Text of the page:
It Takes a Village to Raise a Coral Reef:  Part I

2023-09-07 11:20 AM By Paul

Scrapers and Browsers

The large-scale coral bleaching events that have occurred this summer in Florida, the Caribbean, and elsewhere around the world as a result of the hottest summer on record have been devastating.  Noble efforts by coral restoration programs, fueled by the support of donations from individuals and organizations in the environmental philanthropic community, have tried to stem losses this summer through a variety of means, even going so far as to bring open-ocean aquacultured coral fragments indoors to recirculating systems where temperature can be controlled.

The Molasses Reef off the coast of the Florida Keys is beleaguered by bleached corals. Photo by M. Kieffer (CC)

Aside from the focus on nurturing the corals themselves; we, as members of a global society, know that we need to take bold, collective action to stem global climate change. It seems like an insurmountable task; and nations around the world are collaborating to address this global risk to our planet...ever so slowly. In the meantime, it's critical to bolster the resilience of coral reef and other ecosystems to mitigate the ongoing impacts of climate change, like the impacts we've seen this summer.

One important mitigation strategy is to address or ameliorate other threats to coral reef health.  There is well-deserved attention exerted by governments and fisheries agencies afforded to the management of large reef fish species fished for food--think snappers and groupers, for example.  These fishes serve important ecosystem functions, like large-bodied fish-eating groupers that place top-down controls on community structure by way of their predatory habits.  But, for many fisheries management programs around the world...

Often lost in the equation is the recognition of the critical ecosystem services that fishes collected for the aquarium trade provide for coral reef health. 

This Bleeker's Parrotfish (Chlorusus bleekeri) is picking off bits of turf algae and dead coral tissue, leaving behind a scoured substrate ready for new corals to settle. Photo by F. Libert (CC)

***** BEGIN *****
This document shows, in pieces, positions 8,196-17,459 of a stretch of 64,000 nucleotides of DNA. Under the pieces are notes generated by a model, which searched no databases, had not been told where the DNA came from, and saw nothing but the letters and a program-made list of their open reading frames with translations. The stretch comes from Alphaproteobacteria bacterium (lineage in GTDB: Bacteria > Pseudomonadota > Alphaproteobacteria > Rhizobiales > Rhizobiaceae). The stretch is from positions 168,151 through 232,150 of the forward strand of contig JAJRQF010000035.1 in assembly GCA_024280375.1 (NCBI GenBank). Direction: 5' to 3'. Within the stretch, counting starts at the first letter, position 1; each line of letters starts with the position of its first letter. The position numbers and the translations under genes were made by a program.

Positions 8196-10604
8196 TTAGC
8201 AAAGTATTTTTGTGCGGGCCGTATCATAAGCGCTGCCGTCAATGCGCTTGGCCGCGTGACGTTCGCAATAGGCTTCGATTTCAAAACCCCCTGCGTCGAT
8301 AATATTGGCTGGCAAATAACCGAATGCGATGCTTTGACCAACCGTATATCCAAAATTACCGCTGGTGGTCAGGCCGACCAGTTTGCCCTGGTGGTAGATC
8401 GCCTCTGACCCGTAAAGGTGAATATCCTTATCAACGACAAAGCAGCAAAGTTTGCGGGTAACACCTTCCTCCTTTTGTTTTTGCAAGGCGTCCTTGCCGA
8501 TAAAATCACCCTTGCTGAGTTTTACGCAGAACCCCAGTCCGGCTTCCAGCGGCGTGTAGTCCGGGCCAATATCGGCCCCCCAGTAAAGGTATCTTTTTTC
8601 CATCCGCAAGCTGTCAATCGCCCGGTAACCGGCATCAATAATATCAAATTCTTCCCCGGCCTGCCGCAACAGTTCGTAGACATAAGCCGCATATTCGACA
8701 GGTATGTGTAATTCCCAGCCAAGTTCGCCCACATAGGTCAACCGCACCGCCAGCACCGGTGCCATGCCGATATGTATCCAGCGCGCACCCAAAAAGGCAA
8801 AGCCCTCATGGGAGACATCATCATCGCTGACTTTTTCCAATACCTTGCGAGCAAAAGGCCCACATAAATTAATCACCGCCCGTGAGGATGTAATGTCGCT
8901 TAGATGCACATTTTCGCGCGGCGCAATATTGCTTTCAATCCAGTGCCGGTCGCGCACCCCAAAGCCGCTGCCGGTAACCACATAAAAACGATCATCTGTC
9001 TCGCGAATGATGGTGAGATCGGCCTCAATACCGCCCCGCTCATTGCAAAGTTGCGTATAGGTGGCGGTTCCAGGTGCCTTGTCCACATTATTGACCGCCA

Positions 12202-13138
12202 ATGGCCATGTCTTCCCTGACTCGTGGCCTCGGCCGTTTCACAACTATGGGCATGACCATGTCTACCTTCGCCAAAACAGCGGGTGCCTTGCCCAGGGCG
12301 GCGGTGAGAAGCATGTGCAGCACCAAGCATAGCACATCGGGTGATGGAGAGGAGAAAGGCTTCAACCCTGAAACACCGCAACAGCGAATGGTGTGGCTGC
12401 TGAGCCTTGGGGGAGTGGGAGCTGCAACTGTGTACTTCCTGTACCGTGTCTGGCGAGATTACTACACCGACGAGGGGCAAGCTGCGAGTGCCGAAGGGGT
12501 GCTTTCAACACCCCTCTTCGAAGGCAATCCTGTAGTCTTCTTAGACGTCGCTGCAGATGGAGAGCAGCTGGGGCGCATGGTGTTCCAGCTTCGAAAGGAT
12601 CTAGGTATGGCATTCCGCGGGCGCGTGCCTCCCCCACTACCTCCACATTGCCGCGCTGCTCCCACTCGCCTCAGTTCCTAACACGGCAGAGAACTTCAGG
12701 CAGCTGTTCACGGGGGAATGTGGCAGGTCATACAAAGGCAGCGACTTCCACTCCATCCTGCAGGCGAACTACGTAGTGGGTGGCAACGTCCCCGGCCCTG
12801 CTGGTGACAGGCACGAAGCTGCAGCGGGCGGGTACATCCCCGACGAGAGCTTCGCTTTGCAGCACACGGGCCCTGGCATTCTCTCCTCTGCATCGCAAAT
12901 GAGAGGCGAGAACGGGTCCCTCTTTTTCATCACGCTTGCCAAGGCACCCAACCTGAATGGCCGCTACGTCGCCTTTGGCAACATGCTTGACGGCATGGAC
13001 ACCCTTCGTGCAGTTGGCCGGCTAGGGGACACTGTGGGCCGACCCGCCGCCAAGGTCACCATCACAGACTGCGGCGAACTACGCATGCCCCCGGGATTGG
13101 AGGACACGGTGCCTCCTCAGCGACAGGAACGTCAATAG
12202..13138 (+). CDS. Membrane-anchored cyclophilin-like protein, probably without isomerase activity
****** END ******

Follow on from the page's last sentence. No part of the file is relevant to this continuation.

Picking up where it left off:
Parrotfishes are a family of fishes with hard beaks, known for their behavior of scraping and scouring reef surfaces for food. On account of their size and stunning coloration, these fishes are a common centerpiece of large reef exhibits featured at public aquaria around the world. On the reefs, they ingest algal turfs, sediment, dead coral tissues and skeletons.  They leave behind a freshly cleaned and scoured substrate that becomes prime real estate for crustose coralline algae, an important algae that acts as a "glue" holding coral reef structures together, as well as settling coral larvae, ready to start brand new coral colonies on reefs.

Collectively, this school of Brown Tangs (Acanthurus nigrofuscus) can make short work of filamentous algae on reefs. Photo by F. Libert (CC)

Surgeonfishes and rabbitfishes are famed herbivorous browsers on coral reefs.  Many species of both are prized possessions in hobby aquaria around the globe.  On the reefs, these fishes prune reefs of seaweed and macroalgae.  In so doing, they reduce coral overgrowth and shading by these fleshy algaes. 

This Streamlined Spinefoot (Siganus argenteus) is browsing on fleshy algae it comes across on the reef. Photo by R. Kretzberg (CC)

These two guilds of fishes complement each other by pruning different types of algal growth that can threaten coral growth and proliferation. Corals exposed to a heatwave become compromised by stress, making them vulnerable to algal overgrowth. But corals on a reef cohabitated by scrapers and browsers have a better chance of being protected from algal overgrowth. If corals die and patches of reefs become overgrown by algae, reefs have a better chance of getting re-settled by coralline algae and fresh coral larvae when scrapers and browsers have prepared the substrate for their settlement.

This is why fisheries management programs must assess and make data-driven decisions to sustainably manage aquarium fisheries in coral reef habitats where these fisheries operate.  These and other fish species routinely collected for the marine aquarium trade play important roles in bolstering the resilience of coral reefs against stressors induced by climate change and other human-caused impacts. 

The Coral Reef Aquarium Fisheries Campaign can help, by assessing regulatory frameworks to highlight effective practices, and providing recommendations for strengthening fisheries management.  It has done so for the Florida Marine Life fishery.  Our work will take us next to Indonesia, the 2nd largest source country for marine aquarium fishes, where we aim to do the same...stay tuned for news on this important upcoming work!